a visual about gamification in education

The impact of gamification on learning and instruction: A systematic review of empirical evidence


The article “The impact of gamification on learning and instruction: A systematic review of empirical evidence” by Zaubyddub et al (2020) represented my continued interest in trying to better understand the value and impact of game-based learning.  

The Introduction provided a robust overview of the current literature and terminology as it attempted to provide an objective overview of the field of gamification – an approach that is built on constructivist learning or experiential learning. “Game-based learning was defined as the use of gamified content as an e-learning technique to meet instructional goals.  The scientific definition of gamification was defined as the process of applying game elements to non-game contexts.  The premise of gamification is that the use of elements such as levels, points, badges, etc., encourage learners to achieve greater goal orientation through the practices of learning by repetition, engaging in collaboration, stimulating a fun and friendly competition environment with peers as well reinforcing the overall goal orientation of learning.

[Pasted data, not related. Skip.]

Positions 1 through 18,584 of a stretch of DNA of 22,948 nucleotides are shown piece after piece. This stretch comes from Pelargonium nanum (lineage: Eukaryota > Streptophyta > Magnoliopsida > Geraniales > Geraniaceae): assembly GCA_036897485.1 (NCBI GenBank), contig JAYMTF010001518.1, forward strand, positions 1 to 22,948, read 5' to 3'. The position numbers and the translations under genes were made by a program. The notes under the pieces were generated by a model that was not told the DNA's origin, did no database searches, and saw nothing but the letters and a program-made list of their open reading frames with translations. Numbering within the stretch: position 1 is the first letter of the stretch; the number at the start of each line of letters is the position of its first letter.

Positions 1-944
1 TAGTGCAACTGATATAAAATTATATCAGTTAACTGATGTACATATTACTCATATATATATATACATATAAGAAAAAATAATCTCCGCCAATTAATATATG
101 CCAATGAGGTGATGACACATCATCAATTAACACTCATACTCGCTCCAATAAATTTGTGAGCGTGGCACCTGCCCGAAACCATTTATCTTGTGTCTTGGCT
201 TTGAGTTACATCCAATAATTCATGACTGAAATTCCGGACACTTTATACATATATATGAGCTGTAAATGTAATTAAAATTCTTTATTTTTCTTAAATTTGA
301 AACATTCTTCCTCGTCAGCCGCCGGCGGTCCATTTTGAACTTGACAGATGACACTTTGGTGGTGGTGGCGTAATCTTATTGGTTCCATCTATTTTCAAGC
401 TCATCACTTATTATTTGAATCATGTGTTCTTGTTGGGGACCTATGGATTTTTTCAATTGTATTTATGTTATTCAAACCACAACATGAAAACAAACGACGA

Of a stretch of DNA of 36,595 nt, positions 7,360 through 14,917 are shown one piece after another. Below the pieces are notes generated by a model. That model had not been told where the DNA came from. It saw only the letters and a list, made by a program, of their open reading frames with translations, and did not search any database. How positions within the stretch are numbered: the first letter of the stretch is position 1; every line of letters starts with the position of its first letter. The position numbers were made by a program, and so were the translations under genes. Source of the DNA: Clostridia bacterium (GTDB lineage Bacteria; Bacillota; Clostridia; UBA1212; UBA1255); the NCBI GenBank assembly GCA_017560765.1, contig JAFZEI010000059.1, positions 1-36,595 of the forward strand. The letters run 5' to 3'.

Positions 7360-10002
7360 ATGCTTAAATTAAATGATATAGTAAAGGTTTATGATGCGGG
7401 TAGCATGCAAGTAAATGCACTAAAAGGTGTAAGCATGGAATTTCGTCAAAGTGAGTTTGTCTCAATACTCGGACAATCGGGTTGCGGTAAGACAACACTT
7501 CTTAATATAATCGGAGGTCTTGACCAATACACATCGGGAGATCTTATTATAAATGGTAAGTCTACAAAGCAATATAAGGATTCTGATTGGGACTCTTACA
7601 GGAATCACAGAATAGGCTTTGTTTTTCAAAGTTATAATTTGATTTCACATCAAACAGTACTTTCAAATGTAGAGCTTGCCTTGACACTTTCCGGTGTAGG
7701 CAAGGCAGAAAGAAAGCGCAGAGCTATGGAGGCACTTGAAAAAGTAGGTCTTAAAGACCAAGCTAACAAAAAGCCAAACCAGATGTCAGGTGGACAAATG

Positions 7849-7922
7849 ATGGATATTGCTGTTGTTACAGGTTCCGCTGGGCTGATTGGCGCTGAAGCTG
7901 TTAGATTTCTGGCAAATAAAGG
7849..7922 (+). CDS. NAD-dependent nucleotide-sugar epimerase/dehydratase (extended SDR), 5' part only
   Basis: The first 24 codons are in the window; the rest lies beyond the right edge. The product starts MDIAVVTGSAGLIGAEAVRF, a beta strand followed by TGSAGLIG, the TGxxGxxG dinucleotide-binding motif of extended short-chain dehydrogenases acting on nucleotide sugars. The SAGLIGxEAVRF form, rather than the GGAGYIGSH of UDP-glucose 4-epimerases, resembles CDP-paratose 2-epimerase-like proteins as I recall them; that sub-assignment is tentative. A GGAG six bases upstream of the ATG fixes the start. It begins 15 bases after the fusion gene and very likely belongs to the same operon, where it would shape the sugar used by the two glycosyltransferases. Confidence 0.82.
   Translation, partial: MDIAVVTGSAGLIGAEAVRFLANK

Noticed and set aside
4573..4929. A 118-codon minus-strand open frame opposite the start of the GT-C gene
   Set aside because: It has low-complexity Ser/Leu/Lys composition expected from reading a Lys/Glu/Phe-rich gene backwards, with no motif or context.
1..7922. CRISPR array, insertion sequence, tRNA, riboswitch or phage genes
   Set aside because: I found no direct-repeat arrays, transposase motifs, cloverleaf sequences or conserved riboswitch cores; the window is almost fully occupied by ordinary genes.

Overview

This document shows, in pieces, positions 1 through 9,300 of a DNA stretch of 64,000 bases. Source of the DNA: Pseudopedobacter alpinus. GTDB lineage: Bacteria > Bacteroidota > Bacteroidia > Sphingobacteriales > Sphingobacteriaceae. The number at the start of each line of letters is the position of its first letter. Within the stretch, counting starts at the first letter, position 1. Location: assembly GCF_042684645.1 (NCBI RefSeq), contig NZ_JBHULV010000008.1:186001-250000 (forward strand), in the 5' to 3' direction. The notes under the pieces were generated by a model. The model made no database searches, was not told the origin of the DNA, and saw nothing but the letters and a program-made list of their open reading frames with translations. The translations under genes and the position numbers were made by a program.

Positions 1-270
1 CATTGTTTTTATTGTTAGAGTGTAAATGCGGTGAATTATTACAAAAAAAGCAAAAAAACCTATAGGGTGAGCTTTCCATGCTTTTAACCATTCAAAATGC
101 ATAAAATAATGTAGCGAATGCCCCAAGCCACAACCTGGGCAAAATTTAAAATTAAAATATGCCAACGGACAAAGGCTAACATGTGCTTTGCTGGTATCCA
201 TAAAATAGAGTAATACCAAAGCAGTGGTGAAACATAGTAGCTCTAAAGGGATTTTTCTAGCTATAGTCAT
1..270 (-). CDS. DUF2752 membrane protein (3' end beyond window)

This article supported the premise that gamification is being accepted as an effective learning strategy as it can create highly engaging learning environments.  The authors share that one of their motivations in evaluating the educational aspects of gamification is to provide a better understanding of the nature and process of how these approaches contribute to learning.  They hope to identify a baseline on which future research could be based to address any inconsistencies, knowledge gaps, and enhance the theoretical foundations of this approach. 

Review of Analytical Methods

Systematic reviews, by definition, provide a snapshot of the literature supporting a given set of objectives.  In this review, the authors evaluated studies published in the Web of Science database from 2016 to 2019 using thematic and content analysis with a focus on educational technology.  They listed two objectives for this approach: